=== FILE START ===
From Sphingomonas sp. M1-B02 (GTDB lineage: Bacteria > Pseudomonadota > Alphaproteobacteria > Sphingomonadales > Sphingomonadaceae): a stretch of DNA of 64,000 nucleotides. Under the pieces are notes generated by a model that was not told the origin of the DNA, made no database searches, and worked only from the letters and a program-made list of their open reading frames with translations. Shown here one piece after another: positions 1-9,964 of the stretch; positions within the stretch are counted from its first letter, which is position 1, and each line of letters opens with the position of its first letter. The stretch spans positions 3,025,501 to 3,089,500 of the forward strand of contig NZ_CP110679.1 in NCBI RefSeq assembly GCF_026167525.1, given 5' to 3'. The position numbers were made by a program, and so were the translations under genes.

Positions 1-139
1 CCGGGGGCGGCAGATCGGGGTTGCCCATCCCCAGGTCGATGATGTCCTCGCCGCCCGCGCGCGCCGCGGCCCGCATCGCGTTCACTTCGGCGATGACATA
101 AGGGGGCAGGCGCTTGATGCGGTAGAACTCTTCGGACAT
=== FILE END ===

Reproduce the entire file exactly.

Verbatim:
From Sphingomonas sp. M1-B02 (GTDB lineage: Bacteria > Pseudomonadota > Alphaproteobacteria > Sphingomonadales > Sphingomonadaceae): a stretch of DNA of 64,000 nucleotides. Under the pieces are notes generated by a model that was not told the origin of the DNA, made no database searches, and worked only from the letters and a program-made list of their open reading frames with translations. Shown here one piece after another: positions 1-9,964 of the stretch; positions within the stretch are counted from its first letter, which is position 1, and each line of letters opens with the position of its first letter. The stretch spans positions 3,025,501 to 3,089,500 of the forward strand of contig NZ_CP110679.1 in NCBI RefSeq assembly GCF_026167525.1, given 5' to 3'. The position numbers were made by a program, and so were the translations under genes.

Positions 1-139
1 CCGGGGGCGGCAGATCGGGGTTGCCCATCCCCAGGTCGATGATGTCCTCGCCGCCCGCGCGCGCCGCGGCCCGCATCGCGTTCACTTCGGCGATGACATA
101 AGGGGGCAGGCGCTTGATGCGGTAGAACTCTTCGGACAT